The History of the Stockholm Challenge

1993

The European Commission publishes a report under the leadership of the European Commissioner for Industrial Affairs, Information Technology and Telecommunications, Dr. Martin Bangemann. The report singles out ten areas in which Europe has to become stronger in order to match the United States and some of the Asian states.

1995

The City of Stockholm launches the Bangemann Challenge, an ICT competition between cities and regions in Europe. The Bangemann Challenge has ten categories, one for each area in the Bangemann report. The award is open to projects from all kinds of organisations in the public, private and academic sectors.

1997

112 IT projects from 25 European cities enter the Bangemann Challenge. The first Award Ceremony is held in Stockholm, in the presence of His Majesty King Carl XVI Gustaf of Sweden. In conjunction with the Award Ceremony, seminars and workshops are held for the project groups and others who are interested in getting involved with the finalist teams.

On the night of the Award Ceremony the Mayor of Stockholm announces the launch of the Global Bangemann Challenge. Like its forerunner it is a competition between cities and regions, but now world-wide.

1999

Nearly 700 ICT projects from 217 cities and 56 countries enter the Global Bangemann Challenge.The Award Ceremony is held in June, in the presence of His Majesty King Carl XVI Gustaf of Sweden. In conjunction with the Award Ceremony a conference and exhibition are held at Stockholm International Fairs.

At the Awards Ceremony the Mayor of Stockholm announces that the Challenge will continue as an annual event, named the The Stockholm Challenge.

2000

The digital divide has become a topic on every ICT-related agenda and the focus of the Stockholm Challenge lies on social inclusion world wide. 612 projects from 84 countries enter the competition. The Award Ceremony is held in the Stockholm City Hall in June.

A campus event is held for the finalists, giving the project teams the opportunity to participate in seminars and create new global networks.

2001

The second Stockholm Challenge has seven categories, attracting 742 projects from 90 countries to the competition. As many as 70 percent of the projects are financed by NGOs, governments or educational sources. The Final Event is held in Stockholm in September.

Finalists get the opportunity to network and share knowledge and experiences in a Global Café seminar, and best practices are showcased at the Stockholm Challenge Exhibition. The Final Event ends with an award ceremony in the Stockholm City Hall. The 5th Challenge in Stockholm is announced and is open for submissions from October 2001.

2002

Nearly 600 projects from 78 countries enter the Stockholm Challenge 2002. The trend of co-operation and voluntary work continues. The Final Event of the 5th Stockholm Challenge Award is held in Stockholm in October. The anniversary is celebrated with networking activities, study visits, meetings and seminars for invited finalists, and a Global Forum conference and Finalist Exhibition as a public highlight.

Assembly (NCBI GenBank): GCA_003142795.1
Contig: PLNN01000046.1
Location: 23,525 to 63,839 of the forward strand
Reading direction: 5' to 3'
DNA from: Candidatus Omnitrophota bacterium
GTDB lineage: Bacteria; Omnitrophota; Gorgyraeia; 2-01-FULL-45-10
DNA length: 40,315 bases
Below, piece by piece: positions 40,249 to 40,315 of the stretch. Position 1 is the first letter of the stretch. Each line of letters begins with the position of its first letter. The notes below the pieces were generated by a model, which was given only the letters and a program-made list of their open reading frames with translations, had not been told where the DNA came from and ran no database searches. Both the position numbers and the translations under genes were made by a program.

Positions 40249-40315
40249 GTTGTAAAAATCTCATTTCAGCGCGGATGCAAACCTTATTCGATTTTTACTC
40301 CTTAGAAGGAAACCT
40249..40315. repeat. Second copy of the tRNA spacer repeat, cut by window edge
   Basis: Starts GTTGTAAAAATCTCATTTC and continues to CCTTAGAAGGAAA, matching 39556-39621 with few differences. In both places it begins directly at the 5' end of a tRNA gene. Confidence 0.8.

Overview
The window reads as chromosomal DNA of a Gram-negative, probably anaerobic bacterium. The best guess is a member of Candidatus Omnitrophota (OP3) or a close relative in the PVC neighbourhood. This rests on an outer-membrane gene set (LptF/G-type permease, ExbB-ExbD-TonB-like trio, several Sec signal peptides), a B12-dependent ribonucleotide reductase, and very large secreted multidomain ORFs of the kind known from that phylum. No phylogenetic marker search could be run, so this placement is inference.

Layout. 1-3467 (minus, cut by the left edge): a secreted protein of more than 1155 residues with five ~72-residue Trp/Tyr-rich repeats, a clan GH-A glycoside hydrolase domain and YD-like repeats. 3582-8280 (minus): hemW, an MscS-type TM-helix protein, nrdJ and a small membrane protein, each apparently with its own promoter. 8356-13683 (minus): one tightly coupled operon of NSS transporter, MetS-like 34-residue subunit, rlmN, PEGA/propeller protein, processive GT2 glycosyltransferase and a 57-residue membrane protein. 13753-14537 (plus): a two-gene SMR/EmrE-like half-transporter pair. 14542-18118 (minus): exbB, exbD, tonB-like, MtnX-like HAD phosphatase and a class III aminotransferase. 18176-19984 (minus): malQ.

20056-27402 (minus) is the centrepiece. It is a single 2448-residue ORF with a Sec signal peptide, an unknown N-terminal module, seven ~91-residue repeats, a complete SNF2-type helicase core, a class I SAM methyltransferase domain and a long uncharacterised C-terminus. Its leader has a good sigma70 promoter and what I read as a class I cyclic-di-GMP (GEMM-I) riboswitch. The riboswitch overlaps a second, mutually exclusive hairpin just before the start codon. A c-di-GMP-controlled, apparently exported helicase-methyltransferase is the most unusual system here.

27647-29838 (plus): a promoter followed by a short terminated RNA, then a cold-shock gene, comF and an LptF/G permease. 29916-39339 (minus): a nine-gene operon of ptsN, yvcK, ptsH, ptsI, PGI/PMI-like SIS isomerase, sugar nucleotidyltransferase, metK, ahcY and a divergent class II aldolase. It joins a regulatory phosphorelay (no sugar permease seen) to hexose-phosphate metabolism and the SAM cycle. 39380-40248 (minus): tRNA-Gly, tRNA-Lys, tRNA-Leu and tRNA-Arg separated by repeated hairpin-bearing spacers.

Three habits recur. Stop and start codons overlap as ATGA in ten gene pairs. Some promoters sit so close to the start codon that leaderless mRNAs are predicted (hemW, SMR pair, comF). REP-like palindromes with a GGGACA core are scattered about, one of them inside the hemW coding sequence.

2004

Almost 900 projects are entered this time, from 107 countries. Together they form a stunningly innovative set of examples of many ICT uses showing impact and significance for the users,the society and the environment. 67 happy finalists meet up in the City Hall for the celebrations in May. The event is very successful and the networking program is highly appreciated by all participants.

The new leadership, the extended platform, for the Stockholm Challenge is announced; new host and owner of the program and the award is The Royal institute of Technology (KTH) in cooperation with the City of Stockholm, Ericsson and Sida.

2006

The Challenge continues to grow with 1160 entrants in the latest round and 105 finalists making the trip to Stockholm for what has now become a “Challenge Week” of workshops, seminars, the finalists' conference, site visits and the glittering award ceremony in the City Hall of Stockholm City.

Innovations include the development of online forums linked to the Challenge categories where the finalists can set the agenda and begin the the conversation before meeting their colleagues and peers in Stockholm. It also presented the WSIS Challenge Award; a prize in the 2006 progamme for projects within the African finalists of the Stockholm Challenge.

2008

The Challenge grows again with a new website, a revamped set of database tools and a brand new association with the Global Knowledge Partnership which sponsors an interim award in 2007 for Multi-Stakeholder Partnerships among participants of the Stockholm Challenge Award.

2010

This year, more than 290 projects from 90 countries joined the Challenge. Winning projects came from Chile, Brazil, China, India, Canada, Zimbabwe & Singapore.